The Lost Medusa of Leonardo da Vinci - for mezzo-soprano, clarinet, violin, cello and piano

Camden Reeves (Composer), [Unknown] Khymerikal (Performer), Rachel Maby (Performer), Conducted By Leo Geyer (Performer)

Research output: Non-textual formComposition


Setting an unfinished text by Shelley, this work explores themes of entanglement, absence, loss and decay. Shelley's incomplete text describes a now lost painting by Leonardo. In my setting, the voice (and thus text) only comes in 2/3 of the way through the work (and I set only part of the text that Shelley completed). The result is an incomplete text, describing a painting one can't see of a creature one can't look at, set such that, for most of this piece, this text is literally absent. The trajectory explores a process of disentanglement: complex polyphonic/polyrhythmic threads in the violin, cello (pizzicato throughout) and piano, are unwoven to reveal aria material in the clarinet, and then later in the voice, culminating in a duet for these two instruments accompanied by the trio. This disintegrating structure of disentanglement continues my research into musical trajectories that are informed by Roger Penrose's work on the relationship between time and entropy. My hypothesis is that, given that music's precise relationship with time is what makes it unique as an art form (music determines what you experience when and for how long), and that, according to Penrose, the dimension of time is bound to entropy, musical structures that unfold according to entropic principles could have an existential resonance with human psychology.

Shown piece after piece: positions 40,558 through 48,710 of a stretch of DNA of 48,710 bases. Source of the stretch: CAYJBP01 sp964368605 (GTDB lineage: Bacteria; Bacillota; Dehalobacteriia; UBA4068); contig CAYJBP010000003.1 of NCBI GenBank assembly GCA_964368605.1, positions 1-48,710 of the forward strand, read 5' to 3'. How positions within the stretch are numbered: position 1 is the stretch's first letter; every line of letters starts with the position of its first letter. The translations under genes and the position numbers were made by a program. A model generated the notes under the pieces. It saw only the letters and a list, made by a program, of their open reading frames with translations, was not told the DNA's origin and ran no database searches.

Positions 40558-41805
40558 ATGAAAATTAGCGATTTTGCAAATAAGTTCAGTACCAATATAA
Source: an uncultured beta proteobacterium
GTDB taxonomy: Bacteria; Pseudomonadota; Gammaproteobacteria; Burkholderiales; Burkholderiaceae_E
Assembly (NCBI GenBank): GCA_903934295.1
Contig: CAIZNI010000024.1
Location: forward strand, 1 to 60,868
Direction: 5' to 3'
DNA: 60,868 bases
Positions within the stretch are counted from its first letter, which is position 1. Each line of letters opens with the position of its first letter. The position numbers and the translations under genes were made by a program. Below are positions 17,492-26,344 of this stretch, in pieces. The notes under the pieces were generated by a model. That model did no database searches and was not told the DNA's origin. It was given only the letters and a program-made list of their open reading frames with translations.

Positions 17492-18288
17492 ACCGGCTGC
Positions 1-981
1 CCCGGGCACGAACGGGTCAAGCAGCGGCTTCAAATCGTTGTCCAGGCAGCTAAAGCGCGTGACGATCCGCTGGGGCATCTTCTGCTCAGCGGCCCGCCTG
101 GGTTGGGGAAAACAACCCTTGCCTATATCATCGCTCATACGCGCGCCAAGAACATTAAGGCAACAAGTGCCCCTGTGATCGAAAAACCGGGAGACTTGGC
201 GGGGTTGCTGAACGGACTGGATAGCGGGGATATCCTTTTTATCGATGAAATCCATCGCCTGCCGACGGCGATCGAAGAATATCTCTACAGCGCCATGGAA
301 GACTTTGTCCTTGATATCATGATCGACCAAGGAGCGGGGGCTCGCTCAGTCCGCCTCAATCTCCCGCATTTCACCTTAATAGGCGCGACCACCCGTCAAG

Original languageEnglish
Place of PublicationLancaster Jazz Fesitival
EditionLive Performance
Publication statusPublished - 19 Sep 2015
EventLancaster Jazz Festival - The HallChina StreetLancaster
Duration: 19 Dec 2015 → …


  • Musical Entropy


Dive into the research topics of 'The Lost Medusa of Leonardo da Vinci - for mezzo-soprano, clarinet, violin, cello and piano'. Together they form a unique fingerprint.

Cite this